HOW TO HANDLE A STUDENT WHO IS AN ADDICT
- January 28, 2019
For a moment, imagine how many difficulties teachers have to face during each work day. Besides having to put together extensive lesson plans and purchase all of their classroom materials, these men and women have to teach intensive classes, observe student behavior, deal with unpleasant and rude parents, handle a boatload of policies associated with student safety, and (in some cases) serve as a mixture of parents and doctors. Needless to say, the life of a teacher isn’t as easy as it used to be. So, imagine how difficult the situation can become when one of their students is an addict. Considering all the rules they have to flip through, teachers may feel a bit touchy about dealing with this problem. So, what is the best way for a teacher to handle a student who is an addict? Let’s take a closer look and find out some more information.
Offering Help When Needed
Keep in mind that, at the start of a new school year, teachers have to create relationships with new students, so the level of trust has yet to be established. In this case, if teachers suspect that one or more of their students are engaging in drug-related activity, they should immediately report this problem to the school counselor and administration. Schools have to establish trust, above anything else.
Be the Voice of Reason
In the case of a teacher who has formed relationships with students, conversing with them might not be too difficult. If a student frequently misses classes and/or exhibits the emotional and physical problems associated with drug problems, teachers have the obligation to help them. Since they have to perform the dual role of parent/educator in some cases, teachers should also consider telling the student that they care about their well-being and are not angry with their behavior.
Here are some ways you can motivate your students, if you are a teacher:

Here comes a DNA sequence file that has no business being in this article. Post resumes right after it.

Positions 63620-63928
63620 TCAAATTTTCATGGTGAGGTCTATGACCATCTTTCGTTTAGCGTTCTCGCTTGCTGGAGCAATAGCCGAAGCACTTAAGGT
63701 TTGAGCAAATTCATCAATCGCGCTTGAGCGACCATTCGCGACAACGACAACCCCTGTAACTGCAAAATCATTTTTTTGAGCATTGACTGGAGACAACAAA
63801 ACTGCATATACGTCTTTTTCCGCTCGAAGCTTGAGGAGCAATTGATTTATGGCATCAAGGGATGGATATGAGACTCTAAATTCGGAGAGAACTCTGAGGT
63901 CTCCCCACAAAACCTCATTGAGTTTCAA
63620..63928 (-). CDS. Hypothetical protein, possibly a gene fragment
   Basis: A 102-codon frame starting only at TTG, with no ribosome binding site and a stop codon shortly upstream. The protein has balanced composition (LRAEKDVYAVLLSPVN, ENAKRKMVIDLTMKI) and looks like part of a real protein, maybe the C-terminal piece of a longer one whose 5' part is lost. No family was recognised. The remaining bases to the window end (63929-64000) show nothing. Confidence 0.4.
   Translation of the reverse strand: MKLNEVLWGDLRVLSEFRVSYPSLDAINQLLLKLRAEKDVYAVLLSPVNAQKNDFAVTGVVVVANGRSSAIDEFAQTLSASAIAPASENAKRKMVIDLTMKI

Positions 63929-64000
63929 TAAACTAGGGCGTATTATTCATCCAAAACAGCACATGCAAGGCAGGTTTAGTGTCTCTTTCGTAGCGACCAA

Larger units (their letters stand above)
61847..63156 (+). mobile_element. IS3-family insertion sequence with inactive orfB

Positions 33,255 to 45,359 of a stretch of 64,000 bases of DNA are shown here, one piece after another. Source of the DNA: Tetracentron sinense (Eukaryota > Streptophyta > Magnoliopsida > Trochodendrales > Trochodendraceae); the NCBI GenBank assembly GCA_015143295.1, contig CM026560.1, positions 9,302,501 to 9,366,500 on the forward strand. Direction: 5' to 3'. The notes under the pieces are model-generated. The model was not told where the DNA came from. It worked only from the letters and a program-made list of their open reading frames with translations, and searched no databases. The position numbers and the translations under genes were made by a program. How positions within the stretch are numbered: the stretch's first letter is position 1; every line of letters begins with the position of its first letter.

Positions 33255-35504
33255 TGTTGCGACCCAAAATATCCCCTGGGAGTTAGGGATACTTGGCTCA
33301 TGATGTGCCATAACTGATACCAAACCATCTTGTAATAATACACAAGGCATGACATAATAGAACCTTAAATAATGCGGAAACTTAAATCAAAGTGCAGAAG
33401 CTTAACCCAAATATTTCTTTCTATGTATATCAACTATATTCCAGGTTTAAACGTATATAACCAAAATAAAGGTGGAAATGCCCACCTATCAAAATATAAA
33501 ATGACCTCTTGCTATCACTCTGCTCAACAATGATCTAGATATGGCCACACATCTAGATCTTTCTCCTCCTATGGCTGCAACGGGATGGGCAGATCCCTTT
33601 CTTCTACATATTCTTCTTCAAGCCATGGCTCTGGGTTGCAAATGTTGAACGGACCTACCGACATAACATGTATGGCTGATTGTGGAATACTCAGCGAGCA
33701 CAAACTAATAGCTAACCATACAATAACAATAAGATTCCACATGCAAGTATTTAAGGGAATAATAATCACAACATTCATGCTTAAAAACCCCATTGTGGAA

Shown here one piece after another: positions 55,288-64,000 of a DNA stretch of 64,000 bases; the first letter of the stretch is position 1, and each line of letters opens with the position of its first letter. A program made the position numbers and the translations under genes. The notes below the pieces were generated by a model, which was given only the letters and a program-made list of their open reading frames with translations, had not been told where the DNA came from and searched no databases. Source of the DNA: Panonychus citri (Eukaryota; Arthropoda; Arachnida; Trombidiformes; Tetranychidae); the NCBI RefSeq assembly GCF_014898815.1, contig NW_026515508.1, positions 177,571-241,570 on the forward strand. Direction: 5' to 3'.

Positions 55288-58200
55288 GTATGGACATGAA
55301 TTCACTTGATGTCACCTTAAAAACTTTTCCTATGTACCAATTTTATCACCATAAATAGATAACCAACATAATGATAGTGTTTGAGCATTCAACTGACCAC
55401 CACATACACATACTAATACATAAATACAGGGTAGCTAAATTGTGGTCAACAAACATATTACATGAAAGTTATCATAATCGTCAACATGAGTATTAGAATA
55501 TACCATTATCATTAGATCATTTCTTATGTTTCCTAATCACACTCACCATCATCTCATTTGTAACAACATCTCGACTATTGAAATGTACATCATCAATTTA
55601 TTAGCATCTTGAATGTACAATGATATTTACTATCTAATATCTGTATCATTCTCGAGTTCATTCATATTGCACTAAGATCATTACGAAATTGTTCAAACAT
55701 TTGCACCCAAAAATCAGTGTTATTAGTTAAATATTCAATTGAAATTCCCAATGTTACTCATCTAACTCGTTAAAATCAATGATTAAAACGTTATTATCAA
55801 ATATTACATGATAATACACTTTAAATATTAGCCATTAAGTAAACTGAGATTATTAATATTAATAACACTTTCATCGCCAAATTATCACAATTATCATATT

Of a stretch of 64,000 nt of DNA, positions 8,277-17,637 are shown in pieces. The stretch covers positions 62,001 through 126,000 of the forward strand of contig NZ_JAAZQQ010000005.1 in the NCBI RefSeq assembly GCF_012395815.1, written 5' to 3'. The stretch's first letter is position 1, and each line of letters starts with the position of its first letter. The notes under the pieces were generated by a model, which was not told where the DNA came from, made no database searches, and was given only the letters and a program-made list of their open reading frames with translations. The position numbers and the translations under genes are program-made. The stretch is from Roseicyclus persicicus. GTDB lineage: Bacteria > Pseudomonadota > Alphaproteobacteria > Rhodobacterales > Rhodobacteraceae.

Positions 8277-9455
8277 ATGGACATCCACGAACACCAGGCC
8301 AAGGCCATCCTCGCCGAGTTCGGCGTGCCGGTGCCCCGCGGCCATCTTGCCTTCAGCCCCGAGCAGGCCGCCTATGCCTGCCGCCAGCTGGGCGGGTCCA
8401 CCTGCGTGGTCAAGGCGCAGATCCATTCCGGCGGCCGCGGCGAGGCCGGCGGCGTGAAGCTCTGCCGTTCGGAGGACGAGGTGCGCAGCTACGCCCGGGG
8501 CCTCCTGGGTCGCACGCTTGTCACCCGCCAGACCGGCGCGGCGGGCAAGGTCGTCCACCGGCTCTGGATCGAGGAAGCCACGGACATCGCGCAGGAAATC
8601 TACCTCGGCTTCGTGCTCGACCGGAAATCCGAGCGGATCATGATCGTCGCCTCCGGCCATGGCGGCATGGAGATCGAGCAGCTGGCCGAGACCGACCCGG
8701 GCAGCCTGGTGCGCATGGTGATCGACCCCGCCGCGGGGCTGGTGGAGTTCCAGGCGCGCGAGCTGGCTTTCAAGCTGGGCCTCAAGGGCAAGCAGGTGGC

- Try to coax the student into talking about their problems with you.
- Share stories about your past experience with addicts. (Perhaps you once endured rehab.)
- Try to incorporate drug counseling techniques (subtle ones) into class sessions.
- In situations where drugs are big problems in the school, suggest the integration of a 12-step program to administration.
Seeking Treatment for Drug Abuse or Addiction
Drug abuse and addiction are serious mental illnesses that can and will destroy the mind and body, so imagine how severe the situation can become when children are the abusers and the addicts. As a public health epidemic continues to rage across our country, we have to keep a closer eye on our little ones (now more than ever), but the prospect of drug problems among teens and young adults (who are independent from their parents, to an extent) is still a major concern.
If you are suffering from a severe case of drug abuse or addiction or have a friend or loved one who is coping with this illness, get in touch with Asana Recovery today. Our professional team of counselors and healthcare experts will help you endure the painful process detox and withdrawal and guide you through each step of the rehabilitation process to help you overcome your attachment to dangerous drugs.
If you want to find out more about our residential treatment or supervised detoxification/withdrawal programs or enroll in one of these programs today, we are ready and waiting to speak with you at your leisure and your disclosure. Call Asana now at (949) 438-4504 to learn how you can overcome your mental illness and take an extra step toward becoming a healthier person.